This D’var Torah should be a Zechus L’Ilui Nishmas my sister, Kayla Rus Bas Bunim Tuvia A”H, my maternal grandfather Dovid Tzvi Ben Yosef Yochanan A”H, my maternal grandfather Dovid Tzvi Ben Yosef Yochanan A”H, my paternal grandfather Moshe Ben Yosef A”H, my uncle Reuven Nachum Ben Moshe & my great aunt Rivkah Sorah Bas Zev Yehuda HaKohein.

It should also be in Zechus L’Refuah Shileimah for:

-My father Bunim Tuvia Ben Channa Freidel

-My grandmothers Channah Freidel Bas Sarah, and Shulamis Bas Etta


-Mordechai Shlomo Ben Sarah Tili

-Noam Shmuel Ben Simcha

-Chaya Rochel Ettel Bas Shulamis

-And all of the Cholei Yisrael, especially those suffering from COVID-19 and the Meiron tragedy.

-It should also be a Z’chus for an Aliyah of the holy Neshamos of Dovid Avraham Ben Chiya Kehas—R’ Dovid Winiarz ZT”L, Miriam Liba Bas Aharon—Rebbetzin Weiss A”H, as well as the Neshamos of those whose lives were taken by terrorists (Hashem Yikom Damam), COVID-19, and the Meiron tragedy.

-It should also be a Z’chus for success for Tzaha”l as well as the rest of Am Yisrael, in Eretz Yisrael and in the Galus.






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Parsha Paradise/פרשה פרדס – Vayeira: Avraham Didn’t Sacrifice Yitzchak… Or Did He? ? 




Although Avraham was ready to make the ultimate sacrifice, he didn’t actually sacrifice Yitzchak… Did he?


P’shat: Of Course Not… 

Rashi and Bechor Shor [22:2, 12, Bereishis Rabbah 56:8] highlight the fact that Hashem never told Avraham specifically to slaughter Yitzchak, but to offer him up; once Avraham did so, Hashem ordered him to bring him down from the altar. Ibn Ezra [22:19] therefore argues that anyone who thinks that “Avraham returned” alone from Akeidah, having slaughtering his son, is drawing a conclusion that runs contrary to the Pashut P’shat. (Even if the Pasuk doesn’t specify that Yitzchak also returned, of course he did.) This near-death read of the Akeidah is undoubtedly the traditional understanding of the story.



Remez: Yitzchak’s Ashes 


And yet, later in the Torah [Vayikra 26:42], at the end of the Tochachah, Rashi and Ba’al HaTurim cite a Remez that is at least suggestive of a read that implies that, indeed, Yitzchak was the subject and object of the ultimate sacrifice. The verse in Parshas B’Chukosai reads, “V’Zacharti Es Brisi Yaakov V’Af Es Brisi Yitzchak V’Af Es Brisi Avraham Ezkor…”-“And I will remember My covenant with Yaakov, and even my covenant with Yitzchak, and even my covenant with Avraham I shall remember…”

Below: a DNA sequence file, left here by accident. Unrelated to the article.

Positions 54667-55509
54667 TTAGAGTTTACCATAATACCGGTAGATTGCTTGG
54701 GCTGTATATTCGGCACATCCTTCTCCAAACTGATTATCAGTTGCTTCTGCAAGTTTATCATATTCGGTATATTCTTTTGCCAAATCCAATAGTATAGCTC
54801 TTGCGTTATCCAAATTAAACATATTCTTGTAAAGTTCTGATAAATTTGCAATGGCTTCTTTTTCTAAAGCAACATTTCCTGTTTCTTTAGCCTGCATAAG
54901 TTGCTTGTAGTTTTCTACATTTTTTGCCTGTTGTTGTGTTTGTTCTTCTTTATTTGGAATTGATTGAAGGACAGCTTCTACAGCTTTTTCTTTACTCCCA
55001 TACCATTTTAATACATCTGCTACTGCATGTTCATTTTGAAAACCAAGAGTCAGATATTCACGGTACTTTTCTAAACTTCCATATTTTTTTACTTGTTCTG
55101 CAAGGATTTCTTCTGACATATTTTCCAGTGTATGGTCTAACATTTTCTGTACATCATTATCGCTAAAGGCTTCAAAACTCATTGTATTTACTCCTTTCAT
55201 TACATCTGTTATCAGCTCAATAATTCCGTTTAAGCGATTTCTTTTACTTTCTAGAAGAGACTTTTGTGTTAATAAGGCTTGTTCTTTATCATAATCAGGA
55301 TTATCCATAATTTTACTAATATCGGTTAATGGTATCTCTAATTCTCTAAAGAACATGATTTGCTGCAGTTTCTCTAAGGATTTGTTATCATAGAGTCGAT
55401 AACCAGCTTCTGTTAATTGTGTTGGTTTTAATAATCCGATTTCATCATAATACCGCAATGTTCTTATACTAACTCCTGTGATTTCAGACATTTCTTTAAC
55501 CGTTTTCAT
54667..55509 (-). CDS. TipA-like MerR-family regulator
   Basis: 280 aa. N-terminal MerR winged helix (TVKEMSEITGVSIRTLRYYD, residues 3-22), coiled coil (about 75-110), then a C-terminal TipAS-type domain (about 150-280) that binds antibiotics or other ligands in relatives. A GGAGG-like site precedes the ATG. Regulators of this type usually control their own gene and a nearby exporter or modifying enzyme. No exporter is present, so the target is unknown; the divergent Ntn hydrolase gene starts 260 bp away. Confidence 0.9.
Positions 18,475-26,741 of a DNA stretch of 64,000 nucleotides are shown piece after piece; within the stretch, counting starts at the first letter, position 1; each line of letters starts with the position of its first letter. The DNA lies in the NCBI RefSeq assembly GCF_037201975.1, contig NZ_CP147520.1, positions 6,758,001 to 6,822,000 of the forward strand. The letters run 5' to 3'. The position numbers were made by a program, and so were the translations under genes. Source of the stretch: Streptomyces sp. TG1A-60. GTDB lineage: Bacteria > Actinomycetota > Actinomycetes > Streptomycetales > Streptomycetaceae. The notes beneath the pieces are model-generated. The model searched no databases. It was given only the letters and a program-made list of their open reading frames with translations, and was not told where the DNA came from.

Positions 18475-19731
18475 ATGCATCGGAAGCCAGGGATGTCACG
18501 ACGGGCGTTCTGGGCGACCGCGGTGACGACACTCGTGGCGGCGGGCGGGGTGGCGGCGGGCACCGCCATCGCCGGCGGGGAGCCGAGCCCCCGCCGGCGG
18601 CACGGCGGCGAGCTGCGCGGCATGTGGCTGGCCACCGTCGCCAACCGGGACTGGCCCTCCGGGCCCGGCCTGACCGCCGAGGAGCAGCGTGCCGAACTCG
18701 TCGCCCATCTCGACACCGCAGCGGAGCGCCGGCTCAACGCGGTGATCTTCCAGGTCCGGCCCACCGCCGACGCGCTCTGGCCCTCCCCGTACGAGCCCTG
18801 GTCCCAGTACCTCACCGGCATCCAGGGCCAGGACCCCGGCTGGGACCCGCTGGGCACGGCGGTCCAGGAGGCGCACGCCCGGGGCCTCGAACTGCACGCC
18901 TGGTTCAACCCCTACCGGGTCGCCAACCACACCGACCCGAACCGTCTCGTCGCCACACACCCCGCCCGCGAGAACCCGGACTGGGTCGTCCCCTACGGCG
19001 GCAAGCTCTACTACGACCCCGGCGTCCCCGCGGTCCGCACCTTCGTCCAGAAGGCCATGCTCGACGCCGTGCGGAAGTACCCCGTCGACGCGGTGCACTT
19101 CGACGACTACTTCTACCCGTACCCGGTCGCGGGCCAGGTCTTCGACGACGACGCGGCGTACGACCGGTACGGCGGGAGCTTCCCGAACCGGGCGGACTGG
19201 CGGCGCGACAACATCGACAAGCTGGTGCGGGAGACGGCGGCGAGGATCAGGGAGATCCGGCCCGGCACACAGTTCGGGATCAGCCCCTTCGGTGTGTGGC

The Midrash [Sifra, B’Chukosai 8:6-7] is bothered by the fact that Hashem specifies that He will “remember,” using the word “remember” in direct juxtaposition to His covenant with Yaakov and with Avraham, but not regarding His covenant with Yitzchak. Why is the word “remember” not specified in connection to Yitzchak, Al Pi Remez, the Midrash suggests that it is because the covenant with Yitzchak does not require a special reminder or memory, as the “ashes” of Yitzchak remain constantly before Hashem.

Although we know that Yitzchak was eventually buried in Chevron, the Midrash suggests that the Yitzchak is seen as having been reduced to “ashes” at the Akeidah.



Drash: As if… 

The above supports what we may think of as the homiletical read of the Akeidah, that even though, of course, Yitzchak did not die at the Akeidah, due to the commitment of both Avraham and Yitzchak to the will of Hashem, it was considered as though indeed, Avraham slaughtered his son.

Thus, Rashi [to 22:13] cites another Midrash which gives special attention to the ram that Avraham slaughtered “Tachas B’no,” literally, “instead of his son.” These words were not necessary to demonstrate that Avraham slaughtered the ram and not his son. However, explains the Midrash, the words “Tachas B’no,” quite precisely, mean “in place of” his son, not merely acting as an alternate, but as a fulfillment of the original command. Avraham prayed that as he slaughtered the ram, sprinkled its blood, skinned it and consume it to ash, that it should be as though he had performed those rituals upon his son [Bereishis Rabbah 56:9].



Sod: He Actually Did… 

And yet, there are several other sources in both Midrash and Kabbalah that insist, that contrary to the traditional approach, Avraham actually slaughtered his son Yitzchak at the Akeidah, and that Yitzchak was later revived.

(Among them: Yalkut Reuveini, Rabbeinu Bachya, Zohar, Megaleh Amukos on Chayei Sarah, Riva, Chizkuni, Shach Al HaTorah, Likutei Ma’amarim Shvilei Pinchas.)

Among the evidence, they cite several points, for example, the fact that the Chumash states that Avraham returned from the Akeidah and Yitzchak’s name is absent until the day he gets married. There are several other imcredibly compelling arguments made in favor of this wild approach, too many to cite here. To hear more, listen to my audio version of this Shiur or listen to this Shiur:

In the meantime, what would be the point of such an extreme read of our story and how could we possibly align this read with the opposite read in the simple P’shat? Avraham either slaughtered Yitzchak or he didn’t. Could it be both?


And perhaps this is where the concept of “Pardeis” becomes relevant. Each approach of Pardeis represents another simultaneously true angle of the story. Perhaps, historically, Al Pi P’shat, Yitzchak wasn’t killed. But, Sod represents a different angle. If the P’shat is physical, historical body of the story, Sod represents the soul, the deepest essence of the story. Avraham and Yitzchak’s full commitment to the deed is not just “viewed as if” it happened, but in the “alternate universe,” the Emes of the matter is that Avraham sacrificed Yitzchak.



We should all be Zocheh to be Moser Nefesh and completely dedicate ourselves to the Ratzon Hashem, and He should reveal His dedication with Geulah and the coming of Moshiach, Bimheirah BiYomeinu! Have a Great Shabbos!

-Yehoshua Shmuel Eisenberg